Great American Novel (physical vs. digital)

Let’s reflect upon the relation between the Great American Novel and its physical properties.  As I’ve said throughout the semester, Moby-Dick is a whale of a book.  Melville remains keenly aware of its dimensions and uses puns to comment on the scale of his ambition, and the magnitude of the themes addresses.  For the first time ever, this semester I read a commercial (rather than scholarly) edition of the book–an edition from 1930 (published during the “Melville Revival”).  It includes drawings from the artist Rockwell Kent.  Have a look at the link at the bottom of my post for pics.  For me, this created an experience unlike any I’ve had before.  I was reading a book that had a historical appearance and importance in reviving the study of the book.  This was a new kind of “physical.”  In all cases, one has a long-term relationship with Moby-Dick.  One does not consume it in one sitting, but as a long meal.

So, I’d like you to think more generally about the relation between the physical books you’ve been reading for this class (Moby-Dick and/or the one you are currently reading for your separate paper).  Question: In what ways is the art of that Great American Novel linked to the physicality of the book?  Is there a real difference between text as data on a screen with a scroll-down function, and text that is carved into place as words on a tangible page?  What happens to page counts and how do they impact the reader differently depending on the interface?  Does the difference matter?  Can digital texts still be “monumental”?  “Maximalist,” as their authors intended them to be?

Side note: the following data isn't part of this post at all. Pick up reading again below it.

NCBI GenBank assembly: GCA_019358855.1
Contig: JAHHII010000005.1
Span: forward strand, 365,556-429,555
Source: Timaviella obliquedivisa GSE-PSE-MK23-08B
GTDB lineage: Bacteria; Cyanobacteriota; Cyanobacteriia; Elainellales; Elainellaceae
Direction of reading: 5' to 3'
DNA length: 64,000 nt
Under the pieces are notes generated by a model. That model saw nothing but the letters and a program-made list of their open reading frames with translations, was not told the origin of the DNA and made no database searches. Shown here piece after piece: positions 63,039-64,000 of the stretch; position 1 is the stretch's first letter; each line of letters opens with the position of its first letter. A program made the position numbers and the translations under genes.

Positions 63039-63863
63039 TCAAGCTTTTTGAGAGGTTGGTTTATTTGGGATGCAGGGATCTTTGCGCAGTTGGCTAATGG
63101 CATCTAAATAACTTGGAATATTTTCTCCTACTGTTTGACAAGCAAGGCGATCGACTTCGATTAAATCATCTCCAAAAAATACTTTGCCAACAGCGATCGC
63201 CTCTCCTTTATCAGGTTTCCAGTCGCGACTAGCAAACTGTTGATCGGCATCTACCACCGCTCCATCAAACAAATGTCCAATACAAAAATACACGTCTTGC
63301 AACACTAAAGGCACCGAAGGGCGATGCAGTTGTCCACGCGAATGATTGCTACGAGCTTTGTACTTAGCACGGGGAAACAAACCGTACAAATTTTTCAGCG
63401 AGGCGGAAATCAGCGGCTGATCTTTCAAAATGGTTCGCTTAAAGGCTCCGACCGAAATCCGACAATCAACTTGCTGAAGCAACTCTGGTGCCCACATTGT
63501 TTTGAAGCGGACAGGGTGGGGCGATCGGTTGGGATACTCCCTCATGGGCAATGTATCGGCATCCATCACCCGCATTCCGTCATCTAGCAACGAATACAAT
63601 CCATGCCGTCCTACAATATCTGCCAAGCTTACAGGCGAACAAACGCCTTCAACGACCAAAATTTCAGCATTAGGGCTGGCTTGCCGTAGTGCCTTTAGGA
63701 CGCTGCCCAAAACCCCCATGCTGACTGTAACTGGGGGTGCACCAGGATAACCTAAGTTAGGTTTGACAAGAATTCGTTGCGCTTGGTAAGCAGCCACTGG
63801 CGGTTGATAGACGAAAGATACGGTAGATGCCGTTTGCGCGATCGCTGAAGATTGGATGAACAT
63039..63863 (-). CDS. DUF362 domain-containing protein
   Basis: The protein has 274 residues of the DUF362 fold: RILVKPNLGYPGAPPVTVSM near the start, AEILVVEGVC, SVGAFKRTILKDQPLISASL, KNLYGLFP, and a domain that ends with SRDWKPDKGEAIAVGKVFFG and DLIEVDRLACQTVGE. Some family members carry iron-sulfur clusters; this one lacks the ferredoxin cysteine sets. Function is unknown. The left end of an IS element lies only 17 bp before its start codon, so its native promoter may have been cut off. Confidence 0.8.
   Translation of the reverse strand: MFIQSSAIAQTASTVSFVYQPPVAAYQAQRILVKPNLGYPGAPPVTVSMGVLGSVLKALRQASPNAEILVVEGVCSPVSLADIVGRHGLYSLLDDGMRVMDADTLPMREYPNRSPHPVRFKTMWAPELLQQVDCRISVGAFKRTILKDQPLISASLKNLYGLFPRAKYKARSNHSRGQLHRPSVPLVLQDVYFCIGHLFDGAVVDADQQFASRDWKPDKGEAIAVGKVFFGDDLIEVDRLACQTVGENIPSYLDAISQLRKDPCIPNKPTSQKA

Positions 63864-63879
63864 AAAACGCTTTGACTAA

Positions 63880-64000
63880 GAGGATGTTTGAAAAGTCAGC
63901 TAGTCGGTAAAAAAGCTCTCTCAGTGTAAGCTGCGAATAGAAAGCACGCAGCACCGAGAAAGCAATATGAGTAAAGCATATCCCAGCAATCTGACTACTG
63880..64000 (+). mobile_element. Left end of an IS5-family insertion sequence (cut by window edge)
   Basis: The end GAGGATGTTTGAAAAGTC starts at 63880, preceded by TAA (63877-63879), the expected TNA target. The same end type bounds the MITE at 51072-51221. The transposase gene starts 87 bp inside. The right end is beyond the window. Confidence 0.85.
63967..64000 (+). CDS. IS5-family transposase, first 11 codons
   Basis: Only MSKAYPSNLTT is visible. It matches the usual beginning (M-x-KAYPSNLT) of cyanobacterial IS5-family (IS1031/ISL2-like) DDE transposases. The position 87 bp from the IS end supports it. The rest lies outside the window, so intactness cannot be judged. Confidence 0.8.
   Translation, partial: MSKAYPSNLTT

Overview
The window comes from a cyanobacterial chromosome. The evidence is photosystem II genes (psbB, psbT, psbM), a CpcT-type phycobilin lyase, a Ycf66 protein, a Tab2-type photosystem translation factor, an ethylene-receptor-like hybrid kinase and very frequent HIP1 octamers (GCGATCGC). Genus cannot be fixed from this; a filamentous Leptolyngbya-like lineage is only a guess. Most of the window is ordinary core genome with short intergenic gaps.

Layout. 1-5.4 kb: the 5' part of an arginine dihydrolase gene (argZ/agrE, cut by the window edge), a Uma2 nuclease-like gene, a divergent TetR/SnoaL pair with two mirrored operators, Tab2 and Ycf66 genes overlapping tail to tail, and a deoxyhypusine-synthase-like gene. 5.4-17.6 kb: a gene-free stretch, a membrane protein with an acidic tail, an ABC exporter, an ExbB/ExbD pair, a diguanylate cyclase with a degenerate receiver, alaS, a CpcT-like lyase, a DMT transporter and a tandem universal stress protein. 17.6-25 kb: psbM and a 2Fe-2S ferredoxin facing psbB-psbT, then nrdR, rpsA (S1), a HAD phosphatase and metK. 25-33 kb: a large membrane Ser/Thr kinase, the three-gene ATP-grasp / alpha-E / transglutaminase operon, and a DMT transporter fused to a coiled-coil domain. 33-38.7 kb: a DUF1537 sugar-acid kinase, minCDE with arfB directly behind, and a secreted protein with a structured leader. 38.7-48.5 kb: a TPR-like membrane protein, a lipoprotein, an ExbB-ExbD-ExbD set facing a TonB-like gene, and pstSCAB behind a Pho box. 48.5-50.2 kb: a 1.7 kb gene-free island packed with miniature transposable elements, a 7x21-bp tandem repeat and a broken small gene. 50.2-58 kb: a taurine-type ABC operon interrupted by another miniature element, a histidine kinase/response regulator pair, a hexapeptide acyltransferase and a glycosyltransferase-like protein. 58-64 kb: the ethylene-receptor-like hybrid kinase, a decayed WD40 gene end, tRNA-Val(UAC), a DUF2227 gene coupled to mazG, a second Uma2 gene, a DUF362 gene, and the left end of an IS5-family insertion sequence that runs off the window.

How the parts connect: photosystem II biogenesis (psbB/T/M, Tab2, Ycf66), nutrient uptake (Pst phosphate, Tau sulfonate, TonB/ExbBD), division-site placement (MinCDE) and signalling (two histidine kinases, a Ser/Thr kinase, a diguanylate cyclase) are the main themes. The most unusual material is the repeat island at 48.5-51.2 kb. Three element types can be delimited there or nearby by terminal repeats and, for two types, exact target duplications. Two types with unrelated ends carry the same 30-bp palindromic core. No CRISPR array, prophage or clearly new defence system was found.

As children of the digital age, you’ve thought about these questions.  Some worry about this; some don’t.  What I am asking for here is a consideration of how this applies to the Great American Novel (the ones we’ve read precede the digital era).  Perhaps a good analogy here is a rock album, like Pink Floyd’s “The Dark Side of the Moon” cut in 1973 (smack in the middle of the LP vinyl era).  It’s got two sides and a story-telling/thematic sequence in place for the listener to process the music in the grooves, with certain pauses in place.  Then it’s digitized in 2000.  Same thing?

Please reflect on this question in 100 words.  Your blog posts are due this Thursday by 3:30 pm.

Rockwell Kent’s drawings for Moby-Dick, or The Whale

The Wizard of Oz

Now that you’ve seen “The Wizard of Oz” (1939) and read the first chapter of the original book from 1900, I’d like you to comment on the translation from text to image.  Every act of adaptation is an act of interpretation.  So, how does Victor Fleming (the director of the film) understand the literary text?  What words and themes are most relevant to him?  What does he decide to discard?  Explain based upon your engagement of both version.

Please respond by Tuesday, April 2nd, at 6 pm.  This gives you a full week.

James Baldwin